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Tags: Exclusive Interviews | Hillary Clinton | gilmore | hillary | president | virginia

Ex-Va. Gov. Gilmore: McAuliffe Could Help Hillary in 2016

By    |   Wednesday, 06 November 2013 06:59 PM

Former Virginia Gov. Jim Gilmore says the election of Democrat Terry McAuliffe to the Old Dominion State's highest office will increase Hillary Clinton's popularity there, a potential help if she runs for president in 2016.

"The election of Gov. McAuliffe is going to be very significant," Gilmore, also a former chairman of the Republican National Committee, told "The Steve Malzberg Show" on Newsmax TV.

"The governor of Virginia is very strong. He has enormous if not almost total control over the politics of the state; he will be very formidable in helping to deliver Virginia to Hillary Clinton," Gilmore said Wednesday.

Editor's Note: 22 Hidden Taxes and Fees Set to Hit You With Obamacare. Read the Guide to Protect Yourself.

Story continues below video.



That said, McAuliffe's victory over Republican Ken Cuccinelli doesn't mean Virginia is a shoo-in for Clinton, the former first lady, secretary of state under President Barack Obama, and U.S. senator from New York, he added.

"I do not believe that Hillary Clinton is the inevitable winner in 2016 in Virginia. As long as the Republicans do their job and begin to alter some things and change some things, we'll carry Virginia . . . and we can win the presidency in 2016."

Cuccinelli was let down by the Republican Party, Gilmore said: "Clearly, the RNC probably gave more money elsewhere."

But the race was closer than expected because of the Affordable Care Act, Gilmore says.

"The important point is this: the reason this race got close was because the people of Virginia began to see exactly what Obamacare was doing to them," he said.

As a result of the ACA, Gilmore said, insurance policies were being canceled this past week, and people were beginning to realize that the assertion by the president that they were going to get to keep their own health insurance was not true.

"They saw the government program was ineffective, and so, people began to turn back to the Republican candidate again, and Ken Cuccinelli was really wise to say at the end, listen, this is a referendum on Obamacare, because he probably knew the mood of the people was shifting that way at the end."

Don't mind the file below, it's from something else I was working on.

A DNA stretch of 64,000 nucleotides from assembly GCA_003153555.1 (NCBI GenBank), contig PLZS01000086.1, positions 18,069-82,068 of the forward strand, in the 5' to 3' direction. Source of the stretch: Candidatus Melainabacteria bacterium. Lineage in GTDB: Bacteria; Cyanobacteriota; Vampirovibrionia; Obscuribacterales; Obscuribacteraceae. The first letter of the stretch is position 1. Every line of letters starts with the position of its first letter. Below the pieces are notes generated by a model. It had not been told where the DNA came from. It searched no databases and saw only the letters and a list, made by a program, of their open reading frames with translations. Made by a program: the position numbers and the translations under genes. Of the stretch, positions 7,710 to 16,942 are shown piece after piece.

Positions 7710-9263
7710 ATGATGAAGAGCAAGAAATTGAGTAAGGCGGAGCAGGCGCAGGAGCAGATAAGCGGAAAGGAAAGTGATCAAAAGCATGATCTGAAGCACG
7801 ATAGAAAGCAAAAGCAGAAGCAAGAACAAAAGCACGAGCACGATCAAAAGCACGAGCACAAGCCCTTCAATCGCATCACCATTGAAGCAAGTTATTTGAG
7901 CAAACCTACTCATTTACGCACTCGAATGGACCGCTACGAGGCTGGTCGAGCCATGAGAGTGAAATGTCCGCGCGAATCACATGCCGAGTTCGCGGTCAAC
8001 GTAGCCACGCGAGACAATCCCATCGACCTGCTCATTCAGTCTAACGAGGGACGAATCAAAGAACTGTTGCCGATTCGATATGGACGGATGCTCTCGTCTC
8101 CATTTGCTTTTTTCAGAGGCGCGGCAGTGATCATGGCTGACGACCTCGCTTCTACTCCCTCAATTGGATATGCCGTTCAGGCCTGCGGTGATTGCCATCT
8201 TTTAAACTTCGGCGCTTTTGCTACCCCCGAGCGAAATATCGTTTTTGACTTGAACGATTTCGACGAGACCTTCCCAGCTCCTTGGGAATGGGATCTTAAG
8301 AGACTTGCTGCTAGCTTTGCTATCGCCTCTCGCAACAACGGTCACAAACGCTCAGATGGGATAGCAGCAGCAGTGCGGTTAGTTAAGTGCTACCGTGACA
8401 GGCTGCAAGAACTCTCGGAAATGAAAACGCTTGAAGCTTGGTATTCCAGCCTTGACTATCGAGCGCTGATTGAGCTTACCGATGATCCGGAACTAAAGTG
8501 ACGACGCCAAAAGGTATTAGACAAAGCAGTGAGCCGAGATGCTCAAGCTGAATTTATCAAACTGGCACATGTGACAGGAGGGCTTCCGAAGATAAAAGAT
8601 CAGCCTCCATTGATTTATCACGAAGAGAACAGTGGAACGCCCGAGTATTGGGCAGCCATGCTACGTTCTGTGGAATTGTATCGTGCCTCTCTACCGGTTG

Editor's Note: 22 Hidden Taxes and Fees Set to Hit You With Obamacare. Read the Guide to Protect Yourself.

Gilmore says the huge victory of Chris Christie for a second term as governor of New Jersey bodes well for his political future, possibly as the Republican candidate for president in 2016.

"The governor has had a great personal victory in New Jersey. It's a Democratic state, he was elected overwhelmingly, and I congratulate him, and I wouldn't take anything away from him," he said.

"He had been perceived as being very effective in his response to the [Hurricane Sandy] issue. Someone actually made an analogy to me, and they said, well, do you think that Rudy Giuliani would have been elected just a couple of years after the 9/11 attack? And the answer is, of course, because of his perception of being responsive of that attack.

"Likewise, Chris Christie was responsive to the storm issue, even though getting very close to the president on that visit and being quite flattering of the president in the middle of the Romney campaign was not received well by everybody.''

But whether Christie has a shot at the Republican presidential nomination remains to be seen, Gilmore says.

"It's too soon to know whether Gov. Christie is going to be an effective candidate at the national level. We know what he just achieved in New Jersey," he said.

"Whether that translates into other far-flung states, like Virginia or South Carolina or Oklahoma or other places or New Mexico, remains to be seen."

See the Steve Malzberg Show on Newsmax TV each weekday live by Clicking Here Now.





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Former Virginia Gov. Jim Gilmore says the election of Democrat Terry McAuliffe to the Old Dominion State's highest office will increase Hillary Clinton's popularity there, a potential help if she runs for president in 2016.
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2013-59-06
Wednesday, 06 November 2013 06:59 PM
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